Gyruss

If you made an arcade space shooter in the 1980s, you needed to stand out with the numerous clones. In 1988, developer Konami teamed up with publisher Ultra Games and released Gyruss for the Nintendo Entertainment System in North America. Gyruss was ported from arcades after a successful run. The game featured a unique perspective as ships flew toward the player in a cylinder as the player circled the screen. Gyruss was very popular in the 80s, but would the port hold up over 30 years later?

Story:
There isn’t much of a story presented in Gyruss both on-screen and in the manual. You pilot a ship that is outside the solar system traveling toward the Sun. Your goal is to reach the Sun and take out “savage Genghis Khan” according to the manual. Besides him, you’ll take down plenty of other starships and weird objects as you make your way through the solar system. I don’t care for this as I need a general plot for my video games, I wish there was some type of story or little blurb about the evil forces you are facing. In the end, after defeating Genghis Khan, your ship flies around the Sun and the text “The Universe is at Peace Now” comes onto the screen.

Lame!

Gameplay:
I’ve played many shooters while starting my retro video game blog, some were great, others were very boring or lacked exciting gameplay. Gyruss separates itself right away by the way your ship controls. The game is presented in a tube-like cylinder meaning enemies will fly in from the sides of the screen and start to get smaller as they reach the center of the screen. They will hang out there for a bit before flying up again appearing larger as they get closer. This was pretty impressive and cool to see in the shooter as I hadn’t seen it before. The programmers did a good job with the background too as the stars flashed different colors like blue or purple as they flew by your ship making it look like you battled in “hyperspace” from Star Wars.

The goal in Gyruss is to get your ship to the center of the solar system which would be the Sun! You begin by the planet Pluto (remember when it was a planet?) and start working your way to the center. You will have three stages before making the “jump” to the next planet with a bonus stage acting as a fourth stage. Stages take about a minute to complete with some of the tougher ones that have bosses taking longer. Each time you travel to a new planet you are presented with a map on the screen as your ship flies to the next. It’s cool and I’m glad they included it to make the game seem like you are going somewhere and not just flying through space.

Enemies will be different colors but there are only a few types of them. You’ll get weird rocks that shoot bullets at you and a few other space ships but in general, the enemies don’t change too much. Bosses are largely the same throughout the game. After two waves of enemies, you’ll face a circular enemy that stays in the center of the tube. The first few versions of this boss will have about four mounted guns that open up and release enemies or bullets. It will take numerous hits to kill them and you’ll work your way around the screen avoiding objects. After all mounted guns have been destroyed the level will end. The later stages will feature bosses with around eight mounted guns that launch sophisticated enemies making you watch their patterns before attacking. I didn’t have too much difficulty defeating any boss but there were two that stuck out to me. The first boss that was a challenge was a golden armored brain. Once you took down the armor, it was a purple brain that grew arms and waved them around. It was tough to navigate the screen while it chased you around.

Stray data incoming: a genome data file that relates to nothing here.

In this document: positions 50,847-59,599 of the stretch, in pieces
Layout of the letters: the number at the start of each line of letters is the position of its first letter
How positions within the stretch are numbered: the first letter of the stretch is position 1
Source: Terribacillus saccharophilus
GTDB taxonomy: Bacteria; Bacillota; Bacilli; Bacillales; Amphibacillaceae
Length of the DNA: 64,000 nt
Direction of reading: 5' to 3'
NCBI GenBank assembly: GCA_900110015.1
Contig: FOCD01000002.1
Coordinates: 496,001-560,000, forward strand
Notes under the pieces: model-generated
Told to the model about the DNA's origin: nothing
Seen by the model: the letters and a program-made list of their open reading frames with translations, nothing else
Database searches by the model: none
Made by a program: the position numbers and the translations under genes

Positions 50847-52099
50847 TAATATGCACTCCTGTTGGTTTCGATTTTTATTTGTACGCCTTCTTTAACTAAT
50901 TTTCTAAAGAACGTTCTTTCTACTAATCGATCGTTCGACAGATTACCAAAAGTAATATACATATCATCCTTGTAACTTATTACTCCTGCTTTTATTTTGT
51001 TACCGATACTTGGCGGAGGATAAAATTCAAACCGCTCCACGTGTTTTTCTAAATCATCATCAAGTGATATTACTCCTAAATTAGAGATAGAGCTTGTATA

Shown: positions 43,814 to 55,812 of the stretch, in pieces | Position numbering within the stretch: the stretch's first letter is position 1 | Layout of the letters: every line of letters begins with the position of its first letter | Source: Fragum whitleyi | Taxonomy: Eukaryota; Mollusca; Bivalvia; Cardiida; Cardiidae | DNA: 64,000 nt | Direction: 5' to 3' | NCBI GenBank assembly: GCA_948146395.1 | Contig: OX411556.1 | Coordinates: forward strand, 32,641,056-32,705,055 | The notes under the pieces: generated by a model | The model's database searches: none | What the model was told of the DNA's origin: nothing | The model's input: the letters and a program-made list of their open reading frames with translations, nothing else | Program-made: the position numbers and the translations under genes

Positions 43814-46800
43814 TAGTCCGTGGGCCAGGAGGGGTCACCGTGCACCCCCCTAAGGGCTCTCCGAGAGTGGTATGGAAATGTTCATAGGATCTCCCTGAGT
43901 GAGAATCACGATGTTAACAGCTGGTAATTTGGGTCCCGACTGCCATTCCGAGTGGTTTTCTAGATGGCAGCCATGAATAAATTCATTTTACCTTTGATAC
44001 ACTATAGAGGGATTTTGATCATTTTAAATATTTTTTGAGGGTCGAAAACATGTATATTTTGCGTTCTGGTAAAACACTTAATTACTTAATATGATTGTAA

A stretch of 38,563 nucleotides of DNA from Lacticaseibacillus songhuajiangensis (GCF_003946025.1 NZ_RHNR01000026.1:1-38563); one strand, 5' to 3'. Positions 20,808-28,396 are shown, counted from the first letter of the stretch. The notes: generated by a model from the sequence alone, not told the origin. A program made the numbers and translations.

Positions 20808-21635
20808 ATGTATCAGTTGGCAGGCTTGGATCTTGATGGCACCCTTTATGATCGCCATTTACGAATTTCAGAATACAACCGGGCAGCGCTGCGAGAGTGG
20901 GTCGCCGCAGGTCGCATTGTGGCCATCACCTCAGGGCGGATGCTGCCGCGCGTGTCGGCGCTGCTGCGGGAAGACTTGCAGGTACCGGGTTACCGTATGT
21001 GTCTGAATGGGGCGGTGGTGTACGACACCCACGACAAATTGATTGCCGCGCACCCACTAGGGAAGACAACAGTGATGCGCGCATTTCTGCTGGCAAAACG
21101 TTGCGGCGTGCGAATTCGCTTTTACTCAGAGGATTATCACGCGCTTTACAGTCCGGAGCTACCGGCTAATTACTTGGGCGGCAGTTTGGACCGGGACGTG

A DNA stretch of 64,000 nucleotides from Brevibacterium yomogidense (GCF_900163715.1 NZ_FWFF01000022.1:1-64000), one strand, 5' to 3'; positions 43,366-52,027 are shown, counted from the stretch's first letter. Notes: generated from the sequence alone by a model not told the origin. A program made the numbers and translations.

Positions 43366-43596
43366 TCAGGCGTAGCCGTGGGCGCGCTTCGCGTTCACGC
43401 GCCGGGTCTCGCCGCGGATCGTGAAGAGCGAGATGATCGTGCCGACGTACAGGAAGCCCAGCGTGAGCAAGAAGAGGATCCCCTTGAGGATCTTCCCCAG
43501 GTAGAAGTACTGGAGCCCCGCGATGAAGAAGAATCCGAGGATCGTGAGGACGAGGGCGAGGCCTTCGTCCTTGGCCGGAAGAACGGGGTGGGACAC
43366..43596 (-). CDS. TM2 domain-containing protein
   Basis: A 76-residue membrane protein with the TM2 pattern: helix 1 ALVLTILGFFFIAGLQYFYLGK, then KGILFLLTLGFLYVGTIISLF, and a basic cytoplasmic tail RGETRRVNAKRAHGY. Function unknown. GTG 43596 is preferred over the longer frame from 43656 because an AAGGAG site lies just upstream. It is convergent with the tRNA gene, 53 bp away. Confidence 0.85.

To get to the final boss you had to avoid flaming balls of fire for about two minutes. Once you avoided all of the balls you were met with a brain in a giant glass tube. (What is it with shooters always featuring body parts? Do all evil aliens have a giant brain controlling them?) Anyway, you shoot up his mounted guns that blow strange steel bubbles and once you pick off all the guns, he turns into an eyeball that shoots lasers. It sounds very trippy but it’s predictable for a space shooter to feature all these strange enemies. This was tough to beat but after enough hits to the eye, he exploded and I beat the game. There was no true ending besides the small text that appeared that said “Peace was restored” but after that, you are warped to Pluto again and start over. I hate that! Astro Warrior for the Sega Master System did that too.

Gyruss is generous with extra lives as it felt like I was earning them once a level. You also have a large laser blast that deals massive damage to bosses. I saved it for fighting bosses and near the end of the game, I relied on it to take down multiple bosses. It was nice that they added a “superweapon” if you will but other than that your weapons didn’t change. You upgraded your single shot to a double-shot and that was it.

Memories:
I never played this game until this review.

Overall:
Gyruss is a unique shooter which is saying something in a decade that is famous for them. The cylinder tube perspective was fun to play but the lack of enemy diversity and simple challenge made the game easier than expected. Gyruss is a solid game overall but I wish there was a plot other than a few words of text.

Gyruss scores a 7 out of 10.

Do you remember when Gyruss first came out? What did you think of the tube perspective? What was your favorite planet to travel to or favorite boss? Were you able to beat the game or did it get the best of you? Let me know your memories and thoughts, I’d love to read the comments.

If you’d like to own a copy of Gyruss, you can purchase a used copy of it for the NES for over $12 on eBay.

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